Steve Sang Koh
Associate Professor of Violin
D.M.A., University of Toronto
M.M., Northwestern University
B.A., Rice University
Dr. Sang Kyun Koh is currently the Associate Professor of Violin at Baldwin Wallace University, Conservatory of Music. Prior to his appointment, Koh served as the Head of Strings and the co-Artistic Director of the New Music Festival at University of Northern Iowa.
An avid chamber, Koh is co-founder of the Interro String Quartet and has been the recipient of several grants from the Ontario Arts Council, Toronto Council for the Arts, and the Canada Council for the Arts. Along with his performances with the Interro Quartet, he has shared the stage with violists Leslie Robertson and Teng Li, cellists Antonio Lysy and Brian Manker, violinists Nikki Chooi, Yehonatan Berick, Alexander Kerr, and Adam Barnett-Hart. In addition to these performing activities, he has performed with the Saint Paul Chamber Orchestra, Kitchener-Waterloo Symphony, and the Windsor Symphony Orchestra and has appeared as a soloist with the Winona Symphony and the Wartburg Community Symphony.
His research interests range from string pedagogy to jazz to music technology. Published in November 2017, his dissertation, “Spaces in Between: A Swing-Informed Approach to Performing Jazz- and Blues- Influenced Western Art Music for Violin,” examines the challenges performers face when trying to balance interpretation with understandings of composers’ intentions. He is also co-founder of Anima-AI Technologies Inc., a software company specializing in music generating artificial intelligence and the author of patents related to AI-guided audio processing and music generating systems. For his work at Anime-AI, he has been a guest speaker at Accelerator Centre's Founder's Roundtable, participant of Zú Incubation Program, Creative Destruction Lab (Montreal), Future Star Qiji Communicity (Beijing), and has been a finalist at various pitch contests around North America.
Koh received his Bachelor of Arts at Rice University, where he was the recipient of the Herbert & Helen Allen scholarship and the Dick and Mary Ellen Wilson scholarship. After finishing his Bachelor’s degree, he received his Master’s in String Performance and Pedagogy at Northwestern University, where he was the recipient of the Emily Boettcher and Yule Bogue Endowed Fund and the Dick Eickstein Grant. At University of Toronto, he received his Doctor of Musical Arts degree as the Palmason Graduate Fellow in Violin and served as an Adjunct Instructor in Violin from 2017 to 2019.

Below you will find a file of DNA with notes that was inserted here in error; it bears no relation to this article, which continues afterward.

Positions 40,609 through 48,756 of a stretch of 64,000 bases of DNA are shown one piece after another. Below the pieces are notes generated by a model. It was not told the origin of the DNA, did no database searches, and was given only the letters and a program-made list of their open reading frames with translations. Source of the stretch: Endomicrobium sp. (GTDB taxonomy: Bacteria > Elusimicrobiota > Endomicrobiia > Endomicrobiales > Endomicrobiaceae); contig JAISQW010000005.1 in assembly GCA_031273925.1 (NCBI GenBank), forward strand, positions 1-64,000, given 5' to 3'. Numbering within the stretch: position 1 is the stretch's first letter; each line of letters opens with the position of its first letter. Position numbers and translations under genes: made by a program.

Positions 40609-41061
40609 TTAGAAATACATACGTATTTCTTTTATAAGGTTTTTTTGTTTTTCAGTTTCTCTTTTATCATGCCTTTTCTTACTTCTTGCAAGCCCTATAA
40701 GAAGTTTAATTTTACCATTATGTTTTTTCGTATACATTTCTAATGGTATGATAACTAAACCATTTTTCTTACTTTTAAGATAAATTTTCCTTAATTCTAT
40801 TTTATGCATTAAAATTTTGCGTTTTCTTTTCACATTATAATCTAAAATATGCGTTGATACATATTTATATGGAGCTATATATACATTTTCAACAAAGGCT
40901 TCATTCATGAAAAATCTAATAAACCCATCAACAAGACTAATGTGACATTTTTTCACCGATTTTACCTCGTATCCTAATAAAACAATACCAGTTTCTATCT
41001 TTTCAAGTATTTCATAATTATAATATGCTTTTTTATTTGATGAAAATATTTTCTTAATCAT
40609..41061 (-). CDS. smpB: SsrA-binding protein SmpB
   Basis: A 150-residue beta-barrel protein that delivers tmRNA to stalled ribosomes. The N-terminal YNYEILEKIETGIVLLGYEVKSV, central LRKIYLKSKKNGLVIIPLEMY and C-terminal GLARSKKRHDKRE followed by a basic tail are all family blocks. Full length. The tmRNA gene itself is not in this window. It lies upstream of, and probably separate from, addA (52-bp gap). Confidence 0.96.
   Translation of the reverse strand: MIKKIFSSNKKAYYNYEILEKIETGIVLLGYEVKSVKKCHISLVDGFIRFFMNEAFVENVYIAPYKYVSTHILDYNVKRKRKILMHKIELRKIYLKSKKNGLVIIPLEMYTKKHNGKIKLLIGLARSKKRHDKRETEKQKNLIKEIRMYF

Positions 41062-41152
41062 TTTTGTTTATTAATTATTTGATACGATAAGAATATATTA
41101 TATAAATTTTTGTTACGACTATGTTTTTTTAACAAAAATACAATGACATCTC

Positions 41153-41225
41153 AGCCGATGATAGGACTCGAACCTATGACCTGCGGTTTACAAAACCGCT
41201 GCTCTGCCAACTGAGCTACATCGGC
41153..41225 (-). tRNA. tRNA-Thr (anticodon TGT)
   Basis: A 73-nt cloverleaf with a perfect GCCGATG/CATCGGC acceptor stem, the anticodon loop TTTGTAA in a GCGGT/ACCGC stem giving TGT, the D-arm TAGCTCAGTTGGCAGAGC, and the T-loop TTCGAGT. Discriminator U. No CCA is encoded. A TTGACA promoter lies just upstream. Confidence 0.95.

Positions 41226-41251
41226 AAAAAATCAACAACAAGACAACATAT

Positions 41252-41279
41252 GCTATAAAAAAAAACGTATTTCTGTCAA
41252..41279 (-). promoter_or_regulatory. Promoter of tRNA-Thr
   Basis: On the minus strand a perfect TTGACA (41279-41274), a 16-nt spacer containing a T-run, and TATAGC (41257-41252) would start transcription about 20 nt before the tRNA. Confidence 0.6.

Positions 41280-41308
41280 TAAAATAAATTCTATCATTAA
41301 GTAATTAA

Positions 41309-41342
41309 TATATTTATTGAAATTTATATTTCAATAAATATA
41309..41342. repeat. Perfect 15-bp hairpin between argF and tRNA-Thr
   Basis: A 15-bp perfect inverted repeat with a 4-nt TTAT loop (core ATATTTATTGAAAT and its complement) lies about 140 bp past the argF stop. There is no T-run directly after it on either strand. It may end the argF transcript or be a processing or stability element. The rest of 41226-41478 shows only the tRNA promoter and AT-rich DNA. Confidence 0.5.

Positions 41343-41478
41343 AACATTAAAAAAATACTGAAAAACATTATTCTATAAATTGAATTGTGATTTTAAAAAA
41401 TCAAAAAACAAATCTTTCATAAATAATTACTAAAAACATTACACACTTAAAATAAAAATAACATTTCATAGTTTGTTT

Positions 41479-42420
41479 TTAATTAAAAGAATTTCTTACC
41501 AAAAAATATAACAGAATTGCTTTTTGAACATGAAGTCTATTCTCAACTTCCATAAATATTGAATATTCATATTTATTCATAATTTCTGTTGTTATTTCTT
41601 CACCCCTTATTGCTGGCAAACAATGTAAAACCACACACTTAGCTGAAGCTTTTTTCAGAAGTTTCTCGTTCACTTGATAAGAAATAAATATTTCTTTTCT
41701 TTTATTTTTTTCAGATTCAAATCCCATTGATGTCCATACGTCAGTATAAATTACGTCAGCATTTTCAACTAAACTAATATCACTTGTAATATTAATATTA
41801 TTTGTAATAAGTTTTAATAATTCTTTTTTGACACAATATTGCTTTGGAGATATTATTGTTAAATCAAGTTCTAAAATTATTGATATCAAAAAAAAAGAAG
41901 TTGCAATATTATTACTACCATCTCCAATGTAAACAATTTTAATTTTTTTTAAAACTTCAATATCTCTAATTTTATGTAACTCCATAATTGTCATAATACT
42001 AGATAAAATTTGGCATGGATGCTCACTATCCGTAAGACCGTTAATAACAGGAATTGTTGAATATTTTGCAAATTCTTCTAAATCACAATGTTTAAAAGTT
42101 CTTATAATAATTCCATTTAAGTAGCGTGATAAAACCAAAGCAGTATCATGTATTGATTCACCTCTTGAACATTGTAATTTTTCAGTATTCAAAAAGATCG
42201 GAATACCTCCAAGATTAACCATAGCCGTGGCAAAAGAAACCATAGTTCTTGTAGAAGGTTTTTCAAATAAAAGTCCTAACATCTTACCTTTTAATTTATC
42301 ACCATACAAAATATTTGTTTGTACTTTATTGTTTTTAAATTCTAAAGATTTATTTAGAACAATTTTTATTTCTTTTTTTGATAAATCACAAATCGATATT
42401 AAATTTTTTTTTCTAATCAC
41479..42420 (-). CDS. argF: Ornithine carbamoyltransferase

Lecturer of Music History
Ph.D., Historical Musicology, UCLA
M.A., California State Univerrsity
B.M., University of Colorado
Before her move to Ohio, Dr. Kay Lipton taught a variety of undergraduate and graduate music history and performance related courses at colleges and universities in both southern California and in Texas. For the past two years, she has served as an adjunct lecturer in music history in School of Music at Cleveland State University. Dr. Lipton received a bachelor of music degree from the University of Colorado, the master of arts degree from California State University, and the Ph.D. in Historical Musicology from UCLA.
As a researcher, Lipton is best known as an opera historian, with particular focus on late-eighteenth-century opera buffe in Vienna by Mozart’s (mostly Italian) contemporaries. She has devoted special attention to the phenomenon of pasticcio practices in these works, as well as on the multiple performance traditions in them in Vienna versus those in Italy.
Lipton is the author of several articles in the comprehensive The New Grove Dictionary of Music and Musicians; other articles appear in journals and books. Additional scholarly endeavors include a number of editorships, notably for the Mozart Society of America, among many others. Engagements outside academia include those as guest lecturer for the nationally renowned Saint Paul Chamber Orchestra, as well as for the Minnesota Opera, the Minnesota Orchestra and Opera San Antonio.
As the recipient of several coveted teaching awards, Lipton takes pride in her multivalent approach to teaching and learning, one that is rooted in performance and one that underscores her passionate commitment to facilitating students as they discover how music history can exponentially enhance their experiences as performers, conductors, composers and educators, which reaffirms her belief that music history and performance operate within the same domain.